9. A pizza bianca from Sullivan Street Bakery, fresh from the oven Skirt steak with red wine sauce and frites at Florent at three am Seafood stew at the bar at Gramercy Tavern Katz's hot pastrami Guss pickles Terminator sub from Mike's Deli at Arthur Avenue Tuna tramezzini with red wine at 'Ino Suzy's Smokin' margarita at Suenos Mac and cheese, then sticky toffee pudding, with strawberry tea at Tea and Sympathy Smoked tuna tartar at La Lanterna di Vittorio Black grape gelatto at Il Laboratorio del Gelatto Daquoise cake at Tartine ...and Amy's Bread, fresh from the oven at Chelsea Market. ...and the Union Square Greenmarket!
  10. I haven't tried Hummus Place yet, but I would recommend the hummus and baba ganoush at Bread and Olive (24 W. 45th, between 5th and 6th.)
  11. The vegan cupcakes at 'sNice on 8th ave near W. 4th street are surprisingly delicious--and I say this as someone who firmly believes that cupcakes should be made with enough butter to make a healthy 20-year-old keel over. The cake is dense, moist and cakey...the icing is sweet but not tooth-jarringly.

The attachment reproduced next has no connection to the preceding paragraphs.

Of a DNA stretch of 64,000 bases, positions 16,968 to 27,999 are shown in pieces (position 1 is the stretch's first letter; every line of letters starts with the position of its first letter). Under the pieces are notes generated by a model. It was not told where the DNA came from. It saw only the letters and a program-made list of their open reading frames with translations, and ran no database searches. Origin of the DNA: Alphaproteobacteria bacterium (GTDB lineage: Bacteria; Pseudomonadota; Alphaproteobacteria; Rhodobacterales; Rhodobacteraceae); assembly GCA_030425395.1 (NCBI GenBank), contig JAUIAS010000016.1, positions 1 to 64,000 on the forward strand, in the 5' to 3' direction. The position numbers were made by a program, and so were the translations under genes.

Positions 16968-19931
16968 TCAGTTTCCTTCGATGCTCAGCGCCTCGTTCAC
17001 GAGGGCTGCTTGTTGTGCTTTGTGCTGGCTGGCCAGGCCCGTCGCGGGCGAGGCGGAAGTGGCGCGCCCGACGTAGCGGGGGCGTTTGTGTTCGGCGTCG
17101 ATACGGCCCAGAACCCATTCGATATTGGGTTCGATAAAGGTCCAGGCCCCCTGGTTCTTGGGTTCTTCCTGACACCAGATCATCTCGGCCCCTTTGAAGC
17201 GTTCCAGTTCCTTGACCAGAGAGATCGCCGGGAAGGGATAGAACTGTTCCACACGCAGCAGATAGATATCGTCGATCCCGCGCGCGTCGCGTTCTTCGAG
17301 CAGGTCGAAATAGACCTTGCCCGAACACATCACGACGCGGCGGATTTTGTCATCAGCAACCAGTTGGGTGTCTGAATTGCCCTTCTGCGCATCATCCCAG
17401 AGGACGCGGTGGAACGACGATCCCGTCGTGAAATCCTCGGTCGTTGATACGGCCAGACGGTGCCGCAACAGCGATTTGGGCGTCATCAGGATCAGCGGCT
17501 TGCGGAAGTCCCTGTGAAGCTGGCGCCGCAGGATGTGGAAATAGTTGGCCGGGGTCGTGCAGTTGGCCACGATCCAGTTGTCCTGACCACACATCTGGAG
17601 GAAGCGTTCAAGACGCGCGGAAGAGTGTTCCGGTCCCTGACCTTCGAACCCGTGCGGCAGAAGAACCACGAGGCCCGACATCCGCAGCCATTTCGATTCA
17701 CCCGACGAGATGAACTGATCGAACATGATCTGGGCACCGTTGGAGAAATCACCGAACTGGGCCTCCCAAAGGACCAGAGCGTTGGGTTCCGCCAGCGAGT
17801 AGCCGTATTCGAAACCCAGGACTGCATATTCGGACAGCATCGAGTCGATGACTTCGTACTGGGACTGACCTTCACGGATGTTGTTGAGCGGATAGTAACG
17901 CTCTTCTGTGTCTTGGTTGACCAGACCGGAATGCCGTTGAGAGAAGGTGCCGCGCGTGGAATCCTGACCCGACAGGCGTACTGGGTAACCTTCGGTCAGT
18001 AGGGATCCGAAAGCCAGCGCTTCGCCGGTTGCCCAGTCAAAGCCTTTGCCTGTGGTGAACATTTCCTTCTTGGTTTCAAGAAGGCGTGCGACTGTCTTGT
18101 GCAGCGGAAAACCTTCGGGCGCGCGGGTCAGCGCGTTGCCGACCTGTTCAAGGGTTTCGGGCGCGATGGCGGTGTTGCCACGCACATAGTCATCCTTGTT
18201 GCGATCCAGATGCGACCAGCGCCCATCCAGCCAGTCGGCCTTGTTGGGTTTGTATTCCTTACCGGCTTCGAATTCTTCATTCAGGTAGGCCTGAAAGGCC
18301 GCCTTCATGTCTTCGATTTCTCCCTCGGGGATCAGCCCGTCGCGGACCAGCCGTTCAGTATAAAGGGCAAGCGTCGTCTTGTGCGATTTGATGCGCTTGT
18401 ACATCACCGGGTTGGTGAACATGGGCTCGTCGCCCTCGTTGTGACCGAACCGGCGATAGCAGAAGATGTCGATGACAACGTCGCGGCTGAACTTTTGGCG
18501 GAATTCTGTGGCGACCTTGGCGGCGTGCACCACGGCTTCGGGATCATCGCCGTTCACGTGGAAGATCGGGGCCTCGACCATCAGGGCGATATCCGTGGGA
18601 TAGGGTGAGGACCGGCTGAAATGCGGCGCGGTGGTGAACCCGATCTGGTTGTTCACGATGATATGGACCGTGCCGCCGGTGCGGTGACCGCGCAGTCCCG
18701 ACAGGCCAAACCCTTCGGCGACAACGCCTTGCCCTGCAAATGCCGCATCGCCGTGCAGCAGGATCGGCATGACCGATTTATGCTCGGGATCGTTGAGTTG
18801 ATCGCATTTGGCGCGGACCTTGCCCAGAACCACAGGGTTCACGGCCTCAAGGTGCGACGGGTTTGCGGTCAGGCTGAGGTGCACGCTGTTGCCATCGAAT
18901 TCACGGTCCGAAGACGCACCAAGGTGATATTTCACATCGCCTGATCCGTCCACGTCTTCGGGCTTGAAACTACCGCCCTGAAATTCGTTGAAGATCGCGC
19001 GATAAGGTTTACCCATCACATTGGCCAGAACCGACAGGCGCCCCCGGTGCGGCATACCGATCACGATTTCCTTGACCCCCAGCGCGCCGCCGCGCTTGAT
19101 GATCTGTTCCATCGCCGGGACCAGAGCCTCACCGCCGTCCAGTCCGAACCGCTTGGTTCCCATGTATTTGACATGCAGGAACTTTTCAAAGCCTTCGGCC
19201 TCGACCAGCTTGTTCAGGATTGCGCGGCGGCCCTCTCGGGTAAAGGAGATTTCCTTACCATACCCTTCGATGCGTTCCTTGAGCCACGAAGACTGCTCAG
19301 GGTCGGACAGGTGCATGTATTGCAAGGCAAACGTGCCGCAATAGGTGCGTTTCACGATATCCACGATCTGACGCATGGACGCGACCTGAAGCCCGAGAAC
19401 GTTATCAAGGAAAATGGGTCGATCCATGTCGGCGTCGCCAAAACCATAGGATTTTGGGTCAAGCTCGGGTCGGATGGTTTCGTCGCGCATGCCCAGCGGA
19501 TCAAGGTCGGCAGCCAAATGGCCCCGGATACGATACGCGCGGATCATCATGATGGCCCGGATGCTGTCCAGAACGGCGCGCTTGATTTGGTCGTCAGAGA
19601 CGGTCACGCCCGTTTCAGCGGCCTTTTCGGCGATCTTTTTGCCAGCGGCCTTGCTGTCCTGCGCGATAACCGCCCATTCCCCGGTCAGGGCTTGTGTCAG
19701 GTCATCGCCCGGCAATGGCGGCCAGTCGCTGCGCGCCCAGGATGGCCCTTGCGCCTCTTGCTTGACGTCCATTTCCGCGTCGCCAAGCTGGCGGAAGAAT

12. It's also catering to the giant mobs of bridge-and-tunnel tourists in search of celebrities in the New Meatpacking District on Friday and Saturday nights. (And to the actual celebrities they're looking for, on Thursdays and Sundays.) I completely agree that it would be at its best as a really laid-back neighborhood pub, especially in the winter when it's so cozy and English and has such tasty hand-cask ale...maybe it'll mellow into that.
  13. Things I always buy at Chelsea Market: -Picholine olive bread from Amy's...delicious (the potato bread and the prosciutto bread are also delectable) -Amy's cashew bars (Can you tell I love Amy's bread with a passion?) -Portolet cheese...sort of a pasturized cheddar type thing, quite addictive...from the little Ronnybrook Farms outpost across from Amy's -Smoked mozarrella at Buon Italia -Italsol brand olive pate at Buon Italia Smoked mozzarella and olive pate on an Amy's baguette=heaven.
  14. Liz B-F